Open and press the seams open. (I forgot to do this step with this skirt, but you may want to cut the excess seam allowance with some pinking shears or serge the seam first.)

Step Five: Make the casing for the elastic and finish!

Fold the top raw edge over towards the wrong side 1/4" and press. Fold again 1" and press again. Pin in place. This will be the casing for your elastic.
Sew along the bottom edge of the casing as close to the edge as you can. You don't want to make the casing too small or your elastic won't fit.

Once the casing is finished, attach the safety pin to one end of the elastic and thread it through. Be careful not to pull it all the way through. 

**My daughter's waist measured 19", so I cut the elastic to 17". 

Once your elastic is threaded, pull and adjust the casing/skirt so that the fabric isn't all bunched up at one end. Fold your skirt in half (right sides together) and pin along the raw edge. Make sure you catch both ends of elastic at this step.

Sew a 1/2" allowance making sure to back stitch at each end. Trim your seam allowance and any long threads you may see.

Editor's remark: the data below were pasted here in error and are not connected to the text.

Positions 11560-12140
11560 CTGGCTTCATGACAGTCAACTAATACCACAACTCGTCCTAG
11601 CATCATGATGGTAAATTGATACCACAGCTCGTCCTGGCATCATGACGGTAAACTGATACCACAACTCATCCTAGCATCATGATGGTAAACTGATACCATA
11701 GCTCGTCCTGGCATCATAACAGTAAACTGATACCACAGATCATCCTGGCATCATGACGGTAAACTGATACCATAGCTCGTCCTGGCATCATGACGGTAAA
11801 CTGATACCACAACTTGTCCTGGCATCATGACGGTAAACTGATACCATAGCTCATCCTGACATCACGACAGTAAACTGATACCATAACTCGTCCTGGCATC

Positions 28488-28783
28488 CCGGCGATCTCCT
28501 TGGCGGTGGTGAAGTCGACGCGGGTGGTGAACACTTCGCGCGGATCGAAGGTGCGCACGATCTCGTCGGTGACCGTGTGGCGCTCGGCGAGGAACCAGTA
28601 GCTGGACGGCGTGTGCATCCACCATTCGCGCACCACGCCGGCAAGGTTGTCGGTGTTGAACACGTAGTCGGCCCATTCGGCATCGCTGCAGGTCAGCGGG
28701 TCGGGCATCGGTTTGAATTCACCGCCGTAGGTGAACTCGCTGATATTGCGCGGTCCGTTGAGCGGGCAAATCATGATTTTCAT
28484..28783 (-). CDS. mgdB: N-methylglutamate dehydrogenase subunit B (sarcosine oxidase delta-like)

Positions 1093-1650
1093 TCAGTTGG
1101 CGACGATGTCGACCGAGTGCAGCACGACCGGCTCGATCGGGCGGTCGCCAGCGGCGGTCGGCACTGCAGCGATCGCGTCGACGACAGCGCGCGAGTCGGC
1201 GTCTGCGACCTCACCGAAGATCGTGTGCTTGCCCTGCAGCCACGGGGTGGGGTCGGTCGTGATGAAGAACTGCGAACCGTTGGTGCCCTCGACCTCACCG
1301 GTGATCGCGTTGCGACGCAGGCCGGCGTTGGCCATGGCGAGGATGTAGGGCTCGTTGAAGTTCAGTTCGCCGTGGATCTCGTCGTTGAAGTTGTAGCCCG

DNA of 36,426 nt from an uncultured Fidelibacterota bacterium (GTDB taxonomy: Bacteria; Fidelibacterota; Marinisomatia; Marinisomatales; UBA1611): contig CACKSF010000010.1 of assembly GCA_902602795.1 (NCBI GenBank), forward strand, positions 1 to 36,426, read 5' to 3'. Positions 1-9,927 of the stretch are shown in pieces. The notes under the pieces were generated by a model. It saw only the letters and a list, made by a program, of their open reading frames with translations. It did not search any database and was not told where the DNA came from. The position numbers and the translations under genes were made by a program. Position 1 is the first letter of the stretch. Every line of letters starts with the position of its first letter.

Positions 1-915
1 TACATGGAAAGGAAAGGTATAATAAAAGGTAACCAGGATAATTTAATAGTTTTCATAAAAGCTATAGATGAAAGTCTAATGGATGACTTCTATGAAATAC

Ta Da!! You have made a skirt!! 

Monday, September 17, 2012

Chevron-Striped Baby Quilt

With baby boy due 4 weeks from today, to say that I have been nesting is an understatement! I've been organizing, cleaning and doing lots of sewing! Some sewing for baby, some for other projects around the house or for my shop. 

For the nursery, I decided to go with aqua, orange and gray. Chevron is my new obsession, so I had to incorporate that, along with some polka dots. 

This being my third child, I hadn't done much for his room, besides make curtains. I decided not to make a bumper or bed skirt this time, since I don't use them for very long. But I really wanted to make him a quilt. 

I chose some orange and aqua chevron from this Riley Blake collection, as well as some coordinating polka dot, also from Riley Blake. While I am not really doing an 'elephant theme' in the room, I have always loved this print so I included that as well. 

I decided to change up the predictable square quilt pattern and do stripes instead. I am so glad I did. Not only did I not have to cut out a billion squares (cutting strips is soo much easier and less time consuming),  I LOVE how it turned out! 

I used just the gray and white polka dots for the back of the quilt and gray bias tape for the binding. I really wanted white, but Hobby Lobby didn't have enough, so gray it was!  I used this tutorial, found on Pinterest, to help me with the corners of the bias tape. It was so easy! My corners usually come out funky looking, so I'm glad I took the time to look up how to do it correctly. 

It's hard to see in the picture below, but I quilted a large chevron design over some of the stripes. This is my first time to actually quilt something, I am so proud! I only had to use my seam ripper once. Ha! 

Can't wait for my little one to snuggle up in his new quilt!